On a recent stopover in Lisbon, I met up with Frederico Duarte, Lisboeta and coauthor of Fabrico Proprio, a book (and ongoing project) on the design of Portuguese pastry. He led me on a late-night trek in search of the city's underground bakeries.
Behind unmarked doors, down seemingly barren alleys and stairwells, lie the bolos da madrugada, or "cakes at dawn" bakeries. The only way to find them is to either be in the know or follow the scent of freshly made pastry as you walk the streets of Lisbon. Open generally from midnight to 6 a.m. (with some variation), these secret pastelarias bring energy to the city in the otherwise quiet wee hours.
As Duarte said, "These places keep Lisbon alive. Not just by feeding its people—from nighthawks to early birds, from clubbers to policemen—but mainly by showing the city's rhythm, and proving our appetite for pastries never really stops."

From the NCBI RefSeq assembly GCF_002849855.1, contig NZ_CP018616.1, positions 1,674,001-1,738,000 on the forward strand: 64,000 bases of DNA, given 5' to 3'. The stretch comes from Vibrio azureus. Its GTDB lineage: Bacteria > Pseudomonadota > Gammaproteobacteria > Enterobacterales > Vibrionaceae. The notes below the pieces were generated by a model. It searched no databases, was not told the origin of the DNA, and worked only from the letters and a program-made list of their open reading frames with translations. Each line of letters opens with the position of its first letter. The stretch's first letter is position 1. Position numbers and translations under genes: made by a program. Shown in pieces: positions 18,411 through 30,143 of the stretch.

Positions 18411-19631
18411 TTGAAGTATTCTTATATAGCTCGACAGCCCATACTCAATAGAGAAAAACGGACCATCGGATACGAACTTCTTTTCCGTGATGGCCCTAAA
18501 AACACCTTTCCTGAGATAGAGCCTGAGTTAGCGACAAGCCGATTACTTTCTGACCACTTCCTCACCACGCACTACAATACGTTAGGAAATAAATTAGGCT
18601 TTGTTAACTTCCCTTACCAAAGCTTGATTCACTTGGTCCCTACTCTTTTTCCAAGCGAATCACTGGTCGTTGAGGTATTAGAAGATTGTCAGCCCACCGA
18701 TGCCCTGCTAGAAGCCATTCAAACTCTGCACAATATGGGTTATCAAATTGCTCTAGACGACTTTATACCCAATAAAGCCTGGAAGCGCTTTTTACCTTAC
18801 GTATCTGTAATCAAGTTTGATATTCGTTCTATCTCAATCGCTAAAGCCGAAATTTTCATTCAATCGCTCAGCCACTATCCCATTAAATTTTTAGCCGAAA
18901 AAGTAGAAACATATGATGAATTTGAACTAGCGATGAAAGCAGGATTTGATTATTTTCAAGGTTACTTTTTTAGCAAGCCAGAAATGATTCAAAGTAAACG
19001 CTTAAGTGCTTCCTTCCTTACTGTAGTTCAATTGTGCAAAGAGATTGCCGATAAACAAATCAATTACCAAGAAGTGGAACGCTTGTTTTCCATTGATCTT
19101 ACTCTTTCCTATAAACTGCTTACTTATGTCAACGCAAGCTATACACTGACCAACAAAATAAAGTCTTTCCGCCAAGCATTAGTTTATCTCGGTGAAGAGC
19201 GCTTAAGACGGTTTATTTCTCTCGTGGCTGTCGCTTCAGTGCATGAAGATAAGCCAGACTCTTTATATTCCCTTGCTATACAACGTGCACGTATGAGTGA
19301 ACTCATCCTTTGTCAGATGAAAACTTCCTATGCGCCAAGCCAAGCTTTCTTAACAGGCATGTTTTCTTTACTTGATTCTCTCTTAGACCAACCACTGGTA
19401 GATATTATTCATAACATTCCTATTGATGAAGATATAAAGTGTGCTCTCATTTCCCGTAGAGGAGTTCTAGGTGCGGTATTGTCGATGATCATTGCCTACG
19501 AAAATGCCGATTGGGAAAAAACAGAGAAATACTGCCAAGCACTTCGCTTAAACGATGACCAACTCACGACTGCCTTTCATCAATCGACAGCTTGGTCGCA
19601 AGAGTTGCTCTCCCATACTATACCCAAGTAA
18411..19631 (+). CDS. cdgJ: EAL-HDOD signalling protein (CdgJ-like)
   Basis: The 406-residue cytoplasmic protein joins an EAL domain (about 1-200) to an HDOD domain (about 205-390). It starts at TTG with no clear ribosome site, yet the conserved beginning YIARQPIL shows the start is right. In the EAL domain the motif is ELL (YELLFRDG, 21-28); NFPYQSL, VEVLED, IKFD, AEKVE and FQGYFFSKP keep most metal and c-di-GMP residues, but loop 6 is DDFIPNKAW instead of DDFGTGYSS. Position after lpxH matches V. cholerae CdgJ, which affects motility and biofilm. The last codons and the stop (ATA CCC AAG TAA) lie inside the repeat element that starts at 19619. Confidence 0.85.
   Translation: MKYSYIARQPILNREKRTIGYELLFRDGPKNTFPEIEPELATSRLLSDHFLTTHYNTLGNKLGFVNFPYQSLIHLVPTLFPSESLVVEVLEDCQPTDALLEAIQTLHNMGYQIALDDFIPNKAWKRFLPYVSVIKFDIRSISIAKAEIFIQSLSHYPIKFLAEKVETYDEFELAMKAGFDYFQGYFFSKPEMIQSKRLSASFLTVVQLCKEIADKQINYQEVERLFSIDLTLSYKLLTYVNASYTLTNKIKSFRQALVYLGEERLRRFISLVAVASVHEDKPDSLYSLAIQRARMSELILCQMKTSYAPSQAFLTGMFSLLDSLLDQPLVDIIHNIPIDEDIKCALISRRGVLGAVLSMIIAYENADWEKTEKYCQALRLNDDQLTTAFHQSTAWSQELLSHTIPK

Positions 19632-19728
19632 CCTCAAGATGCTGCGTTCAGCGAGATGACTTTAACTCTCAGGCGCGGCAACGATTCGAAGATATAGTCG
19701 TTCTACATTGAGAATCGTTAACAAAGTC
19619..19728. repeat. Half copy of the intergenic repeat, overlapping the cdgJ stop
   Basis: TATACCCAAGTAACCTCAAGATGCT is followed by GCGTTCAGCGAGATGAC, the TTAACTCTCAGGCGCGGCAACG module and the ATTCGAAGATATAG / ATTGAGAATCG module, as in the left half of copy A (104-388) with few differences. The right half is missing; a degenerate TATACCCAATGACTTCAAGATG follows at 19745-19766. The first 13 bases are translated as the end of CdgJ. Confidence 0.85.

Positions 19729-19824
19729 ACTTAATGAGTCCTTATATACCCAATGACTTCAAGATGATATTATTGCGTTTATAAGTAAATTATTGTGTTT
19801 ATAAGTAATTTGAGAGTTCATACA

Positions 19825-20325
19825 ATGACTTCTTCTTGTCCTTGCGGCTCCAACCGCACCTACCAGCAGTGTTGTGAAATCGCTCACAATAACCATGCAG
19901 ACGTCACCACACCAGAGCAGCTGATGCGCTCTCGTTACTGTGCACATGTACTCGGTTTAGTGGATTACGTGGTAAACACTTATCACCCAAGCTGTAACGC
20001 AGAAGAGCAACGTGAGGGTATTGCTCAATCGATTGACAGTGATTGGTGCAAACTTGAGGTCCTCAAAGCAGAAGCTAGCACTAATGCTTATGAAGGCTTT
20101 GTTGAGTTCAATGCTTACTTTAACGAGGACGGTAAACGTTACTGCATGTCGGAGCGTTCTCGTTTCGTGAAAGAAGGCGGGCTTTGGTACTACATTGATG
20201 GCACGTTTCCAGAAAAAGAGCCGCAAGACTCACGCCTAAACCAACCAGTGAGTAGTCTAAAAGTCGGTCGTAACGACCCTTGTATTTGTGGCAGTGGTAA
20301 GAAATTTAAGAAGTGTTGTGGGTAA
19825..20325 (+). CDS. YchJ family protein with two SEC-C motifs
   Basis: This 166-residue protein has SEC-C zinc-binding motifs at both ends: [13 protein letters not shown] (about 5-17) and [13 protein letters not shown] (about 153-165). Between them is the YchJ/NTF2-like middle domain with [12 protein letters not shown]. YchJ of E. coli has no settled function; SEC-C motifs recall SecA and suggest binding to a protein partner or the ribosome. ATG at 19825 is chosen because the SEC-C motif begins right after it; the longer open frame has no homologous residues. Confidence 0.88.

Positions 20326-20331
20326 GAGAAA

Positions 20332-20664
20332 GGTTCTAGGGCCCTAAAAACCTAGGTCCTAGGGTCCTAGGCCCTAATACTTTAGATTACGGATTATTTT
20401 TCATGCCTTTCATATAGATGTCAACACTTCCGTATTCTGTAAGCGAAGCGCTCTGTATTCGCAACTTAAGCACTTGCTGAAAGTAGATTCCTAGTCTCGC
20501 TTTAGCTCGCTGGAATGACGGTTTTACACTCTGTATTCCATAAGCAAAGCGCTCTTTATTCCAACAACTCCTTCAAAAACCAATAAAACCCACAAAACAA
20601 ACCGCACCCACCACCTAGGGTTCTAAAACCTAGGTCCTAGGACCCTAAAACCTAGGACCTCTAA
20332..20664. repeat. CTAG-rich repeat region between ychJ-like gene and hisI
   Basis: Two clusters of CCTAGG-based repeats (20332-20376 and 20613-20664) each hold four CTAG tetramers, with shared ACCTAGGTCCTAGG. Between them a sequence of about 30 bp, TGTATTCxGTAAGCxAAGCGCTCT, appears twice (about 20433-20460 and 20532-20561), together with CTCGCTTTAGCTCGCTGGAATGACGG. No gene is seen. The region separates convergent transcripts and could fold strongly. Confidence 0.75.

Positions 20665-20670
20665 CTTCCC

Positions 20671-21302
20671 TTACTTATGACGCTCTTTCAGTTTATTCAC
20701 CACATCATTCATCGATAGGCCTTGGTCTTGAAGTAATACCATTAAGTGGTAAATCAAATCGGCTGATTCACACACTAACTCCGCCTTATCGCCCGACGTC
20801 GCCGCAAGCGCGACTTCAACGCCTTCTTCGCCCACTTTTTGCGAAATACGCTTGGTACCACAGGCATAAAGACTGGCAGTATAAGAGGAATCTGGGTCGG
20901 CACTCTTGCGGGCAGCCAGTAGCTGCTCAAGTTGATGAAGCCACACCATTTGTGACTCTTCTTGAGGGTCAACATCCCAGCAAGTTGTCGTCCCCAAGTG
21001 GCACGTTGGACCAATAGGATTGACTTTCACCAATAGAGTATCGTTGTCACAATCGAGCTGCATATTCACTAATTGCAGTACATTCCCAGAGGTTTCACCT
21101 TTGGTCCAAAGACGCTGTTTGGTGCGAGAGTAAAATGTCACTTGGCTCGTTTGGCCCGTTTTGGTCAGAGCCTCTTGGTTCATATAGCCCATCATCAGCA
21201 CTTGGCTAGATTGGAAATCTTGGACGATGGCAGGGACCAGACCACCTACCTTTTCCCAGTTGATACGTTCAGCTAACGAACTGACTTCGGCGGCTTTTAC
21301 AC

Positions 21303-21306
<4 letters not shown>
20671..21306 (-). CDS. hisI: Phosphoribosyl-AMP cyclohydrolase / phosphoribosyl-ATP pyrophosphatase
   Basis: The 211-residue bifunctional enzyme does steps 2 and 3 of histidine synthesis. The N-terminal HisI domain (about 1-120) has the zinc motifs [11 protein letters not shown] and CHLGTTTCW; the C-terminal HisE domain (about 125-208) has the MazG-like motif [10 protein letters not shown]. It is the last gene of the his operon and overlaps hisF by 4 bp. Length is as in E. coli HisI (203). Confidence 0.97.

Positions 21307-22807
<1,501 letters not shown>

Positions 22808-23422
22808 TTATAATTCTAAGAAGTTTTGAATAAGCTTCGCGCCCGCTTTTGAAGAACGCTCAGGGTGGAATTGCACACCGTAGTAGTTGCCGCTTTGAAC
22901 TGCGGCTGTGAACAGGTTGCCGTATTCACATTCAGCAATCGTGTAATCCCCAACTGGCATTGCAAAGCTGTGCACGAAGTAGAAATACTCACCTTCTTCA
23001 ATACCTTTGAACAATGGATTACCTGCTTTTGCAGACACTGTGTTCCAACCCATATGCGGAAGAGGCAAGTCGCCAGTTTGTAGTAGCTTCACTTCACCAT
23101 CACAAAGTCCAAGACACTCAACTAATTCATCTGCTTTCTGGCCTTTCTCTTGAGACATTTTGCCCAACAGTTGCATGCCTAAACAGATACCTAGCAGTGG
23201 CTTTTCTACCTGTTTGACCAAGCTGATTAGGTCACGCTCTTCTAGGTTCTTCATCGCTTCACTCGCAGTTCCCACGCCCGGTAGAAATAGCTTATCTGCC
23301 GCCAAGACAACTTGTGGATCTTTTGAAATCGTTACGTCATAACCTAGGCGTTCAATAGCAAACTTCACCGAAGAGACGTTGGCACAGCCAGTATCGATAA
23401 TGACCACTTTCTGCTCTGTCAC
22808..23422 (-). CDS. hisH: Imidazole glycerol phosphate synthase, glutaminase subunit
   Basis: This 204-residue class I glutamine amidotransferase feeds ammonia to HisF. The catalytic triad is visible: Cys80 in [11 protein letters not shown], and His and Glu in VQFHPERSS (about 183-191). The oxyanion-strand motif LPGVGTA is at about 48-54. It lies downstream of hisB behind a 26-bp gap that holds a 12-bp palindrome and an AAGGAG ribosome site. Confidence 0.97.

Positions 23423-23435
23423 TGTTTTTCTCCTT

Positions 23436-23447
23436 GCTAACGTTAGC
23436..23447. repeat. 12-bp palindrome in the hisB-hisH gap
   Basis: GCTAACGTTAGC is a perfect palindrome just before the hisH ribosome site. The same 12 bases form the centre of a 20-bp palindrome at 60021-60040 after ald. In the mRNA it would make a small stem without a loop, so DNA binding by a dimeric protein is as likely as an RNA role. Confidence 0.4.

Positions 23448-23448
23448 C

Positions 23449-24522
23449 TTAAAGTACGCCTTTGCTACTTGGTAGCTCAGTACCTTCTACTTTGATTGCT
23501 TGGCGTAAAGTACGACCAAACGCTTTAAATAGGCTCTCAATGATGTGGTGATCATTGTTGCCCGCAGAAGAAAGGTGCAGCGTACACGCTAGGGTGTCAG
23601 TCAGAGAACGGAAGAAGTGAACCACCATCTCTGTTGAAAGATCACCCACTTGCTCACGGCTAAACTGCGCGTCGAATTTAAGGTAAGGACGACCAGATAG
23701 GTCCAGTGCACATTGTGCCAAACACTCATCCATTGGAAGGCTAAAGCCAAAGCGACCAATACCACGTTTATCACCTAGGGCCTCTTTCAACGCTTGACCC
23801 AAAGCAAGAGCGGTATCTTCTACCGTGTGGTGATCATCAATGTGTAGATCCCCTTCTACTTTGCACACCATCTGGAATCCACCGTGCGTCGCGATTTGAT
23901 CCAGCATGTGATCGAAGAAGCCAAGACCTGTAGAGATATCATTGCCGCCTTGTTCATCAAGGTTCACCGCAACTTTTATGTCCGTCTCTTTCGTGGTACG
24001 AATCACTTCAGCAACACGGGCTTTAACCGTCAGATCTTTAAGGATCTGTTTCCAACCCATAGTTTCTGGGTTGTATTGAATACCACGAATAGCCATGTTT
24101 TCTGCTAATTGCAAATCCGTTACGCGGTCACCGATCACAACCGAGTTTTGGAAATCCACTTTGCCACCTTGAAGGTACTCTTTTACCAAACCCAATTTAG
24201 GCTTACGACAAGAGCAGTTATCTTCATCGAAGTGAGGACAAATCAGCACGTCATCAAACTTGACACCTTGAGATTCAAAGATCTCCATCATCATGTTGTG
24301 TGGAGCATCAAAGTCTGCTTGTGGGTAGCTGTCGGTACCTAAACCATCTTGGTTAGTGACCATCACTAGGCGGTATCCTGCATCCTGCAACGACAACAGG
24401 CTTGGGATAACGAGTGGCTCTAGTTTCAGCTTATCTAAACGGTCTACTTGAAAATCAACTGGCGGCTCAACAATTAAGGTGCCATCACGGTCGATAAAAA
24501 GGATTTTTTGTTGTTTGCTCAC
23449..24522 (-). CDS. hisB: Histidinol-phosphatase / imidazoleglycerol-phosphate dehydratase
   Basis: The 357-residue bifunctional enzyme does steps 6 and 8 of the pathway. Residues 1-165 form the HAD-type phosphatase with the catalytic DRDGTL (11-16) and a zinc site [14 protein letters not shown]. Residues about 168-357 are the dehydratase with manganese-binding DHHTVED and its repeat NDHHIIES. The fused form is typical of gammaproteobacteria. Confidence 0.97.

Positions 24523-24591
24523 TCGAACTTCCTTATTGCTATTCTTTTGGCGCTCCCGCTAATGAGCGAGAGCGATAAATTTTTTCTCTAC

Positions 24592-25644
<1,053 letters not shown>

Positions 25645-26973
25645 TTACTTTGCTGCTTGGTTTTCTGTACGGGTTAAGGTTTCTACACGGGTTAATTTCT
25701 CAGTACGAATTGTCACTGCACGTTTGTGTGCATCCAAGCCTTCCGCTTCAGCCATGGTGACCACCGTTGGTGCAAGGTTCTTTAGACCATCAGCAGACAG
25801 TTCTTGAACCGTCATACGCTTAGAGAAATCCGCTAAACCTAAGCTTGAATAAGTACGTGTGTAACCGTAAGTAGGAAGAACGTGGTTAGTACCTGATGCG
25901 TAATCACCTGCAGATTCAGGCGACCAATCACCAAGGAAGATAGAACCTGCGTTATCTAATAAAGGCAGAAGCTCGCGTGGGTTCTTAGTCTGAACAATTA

Right on cue, as we stood on the stairs leading to Pastelaria Azevedo e Vidal near Praca do Chile in the Arroios neighborhood, a police officer walked past us down to the grated counter and purchased a cake from the selection of traditional favorites—among them pasteis de nata (small custard tarts) and egg-cream filled bolas de berlim—as sustenance for the night shift.
Panificacao Reunida De Sao Roque, which is part of a larger pastry factory on Rua da Rosa in Bairro Alto, is another spot worth a stop. There's also a shop in Graca, which Duarte described as being located on the "tiny street with the Indian restaurant." Take a walk through the area and follow your nose; you just might find it.